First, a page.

The colorful wolf

September 2, 2010

The right way ™

Filed under: Tech — randy @ 18:43

Recently I’ve decided to pick a development project that I started on last year but never finished, or even came close to finishing for that matter. It’s basically a web application with a database back-end which could be written in any language of my choosing, using any combination of frameworks that I like. To get a quick prototype I stuck to technologies that I was familiar with, which means a MySQL database accessed via Hibernate running a Glassfish+JSP front-end.

Now that I’ve got the initial prototype up and running on my local PC I am naturally looking for ways to do things better. As far as the database is concerned, I’m very unhappy about managing database connections and transactions myself in what becomes a fair amount of boilerplate code. On the View part of the app I haven’t made any choices at all yet, so I have a lot to read up on. As my experience is mostly in designing the back-end, I found I was neglecting the front-end a lot, thinking that all the UI stuff will sort itself out later. It won’t.

To make my life easier on the database side I decided to take a look at Spring. Spring should be able to help me to inject the database connection wherever I need it, and it contains nifty things (like annotations) to specify transactions in a cleaner way as well. That’s the theory. In practice though, I spent one afternoon learning the basics of Spring, one evening getting an example application to run, and another afternoon to realize that Spring is so hopelessly complex that I should never even have considered it for a small-scale project like mine. Even now I’m still quite confused about what Spring is even supposed to do, as the docs repeatedly tell me I can use it for anything I like, or integrate it with third-party libraries. As for integrating it with Hibernate, I only found unclean methods that were based on an older version of Spring. Concluding that Spring wasn’t worth the effort for me, I left it far behind. I’m not sure yet if I will look for an alternative, I might just stick with my own boilerplate code until the codebase grows too large.

I’m not very good at web page design. Creating small-scale sites is no problem at all, and I know my way around CSS and HTML fine. Even Javascript and AJAX is no problem, but I’ve never actually used all these technologies on a large-scale project. Even though that’s not relevant for my personal project, I’d like to learn some new things while I’m at it, so I browsed the net for some better way of doing the model-view-controller approach. It turns out there are a lot of better ways. A whole lot. So many in fact that I have no idea what to choose. Widgets, Facelets, Portlets, etc. etc.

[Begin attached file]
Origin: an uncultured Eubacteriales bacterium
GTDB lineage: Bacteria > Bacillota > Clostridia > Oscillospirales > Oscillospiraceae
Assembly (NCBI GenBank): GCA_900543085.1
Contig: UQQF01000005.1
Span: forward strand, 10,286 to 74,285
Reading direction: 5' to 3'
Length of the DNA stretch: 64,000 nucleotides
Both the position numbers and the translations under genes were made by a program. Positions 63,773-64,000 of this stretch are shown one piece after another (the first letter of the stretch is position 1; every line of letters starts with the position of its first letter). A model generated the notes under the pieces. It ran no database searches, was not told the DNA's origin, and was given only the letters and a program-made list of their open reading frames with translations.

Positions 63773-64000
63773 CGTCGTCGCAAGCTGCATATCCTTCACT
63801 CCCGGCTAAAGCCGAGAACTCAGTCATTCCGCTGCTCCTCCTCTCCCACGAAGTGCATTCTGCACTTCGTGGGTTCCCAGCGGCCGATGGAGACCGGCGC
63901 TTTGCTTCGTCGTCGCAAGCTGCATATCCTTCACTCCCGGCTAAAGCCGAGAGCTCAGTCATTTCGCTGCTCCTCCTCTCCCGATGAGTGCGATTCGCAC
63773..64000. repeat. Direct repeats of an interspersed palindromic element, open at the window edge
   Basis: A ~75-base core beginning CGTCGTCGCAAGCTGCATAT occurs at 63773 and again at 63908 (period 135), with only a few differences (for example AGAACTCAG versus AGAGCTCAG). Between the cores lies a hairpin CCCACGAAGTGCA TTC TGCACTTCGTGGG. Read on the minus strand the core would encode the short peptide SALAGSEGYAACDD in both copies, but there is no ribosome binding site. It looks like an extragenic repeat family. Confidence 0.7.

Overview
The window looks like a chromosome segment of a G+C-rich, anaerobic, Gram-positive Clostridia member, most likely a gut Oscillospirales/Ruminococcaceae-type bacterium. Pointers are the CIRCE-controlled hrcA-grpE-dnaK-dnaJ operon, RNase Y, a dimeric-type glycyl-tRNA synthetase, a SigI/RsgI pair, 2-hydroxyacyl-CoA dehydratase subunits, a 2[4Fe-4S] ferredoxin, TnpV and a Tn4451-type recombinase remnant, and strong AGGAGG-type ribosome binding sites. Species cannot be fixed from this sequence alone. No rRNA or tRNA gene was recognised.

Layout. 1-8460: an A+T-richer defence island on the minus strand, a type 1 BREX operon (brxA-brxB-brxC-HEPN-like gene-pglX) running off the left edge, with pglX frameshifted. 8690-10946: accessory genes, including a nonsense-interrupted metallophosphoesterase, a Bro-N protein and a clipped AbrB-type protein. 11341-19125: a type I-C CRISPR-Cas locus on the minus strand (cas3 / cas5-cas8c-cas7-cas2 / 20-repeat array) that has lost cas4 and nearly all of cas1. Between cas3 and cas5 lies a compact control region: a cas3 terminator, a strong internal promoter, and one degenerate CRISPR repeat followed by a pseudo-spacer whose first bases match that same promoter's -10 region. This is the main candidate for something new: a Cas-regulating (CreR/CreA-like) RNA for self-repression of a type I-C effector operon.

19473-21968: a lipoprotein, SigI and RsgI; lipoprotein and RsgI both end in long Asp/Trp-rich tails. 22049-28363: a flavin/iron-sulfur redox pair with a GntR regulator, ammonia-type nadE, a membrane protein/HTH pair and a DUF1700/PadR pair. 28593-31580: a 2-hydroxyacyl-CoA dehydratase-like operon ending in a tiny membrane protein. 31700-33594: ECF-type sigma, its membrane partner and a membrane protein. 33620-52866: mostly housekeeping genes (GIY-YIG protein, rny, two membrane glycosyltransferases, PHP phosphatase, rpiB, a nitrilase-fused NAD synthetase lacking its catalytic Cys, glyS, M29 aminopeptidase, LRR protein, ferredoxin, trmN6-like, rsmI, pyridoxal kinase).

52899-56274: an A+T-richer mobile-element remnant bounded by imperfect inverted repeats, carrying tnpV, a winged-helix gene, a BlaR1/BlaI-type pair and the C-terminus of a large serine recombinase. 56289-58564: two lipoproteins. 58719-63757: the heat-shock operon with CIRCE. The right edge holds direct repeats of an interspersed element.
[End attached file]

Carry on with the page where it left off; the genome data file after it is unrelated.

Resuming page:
I wanted to give the Google Web Toolkit a try after finding out that it was working together with Spring Roo. I already had the Spring IDE installed on my PC, so I thought it would be a piece of cake to experiment with it a bit. My enthusiasm was cut short by not being able to create a new project in the IDE because it kept crashing on me after clicking the Finish button. Normally this would not bother me much, but I had already spent an afternoon trying to get a very simple Spring tutorial to work and was thoroughly fed up with everything Spring-related. Mismatching versions of IDE, application server, documentation and examples left me in despair. No more Spring for me. Instead I’ll focus on actually getting my project done.



  1. The last one I picked up was and it was easy to learn and now easy to use. I’ve been doing big web-projects like you describe (AJAX/PHP/MySQL) for years but admit the way you talk about java scares me because of my inexperience!!

    Good Luck!

    Comment by cjwillcock — September 2, 2010 @ 19:32 | Reply

  2. Thanks for the link! Maybe I’ll give it a try. As for Java, it is in fact quite easy. But only in hindsight.

    Comment by rheide — September 2, 2010 @ 19:39 | Reply

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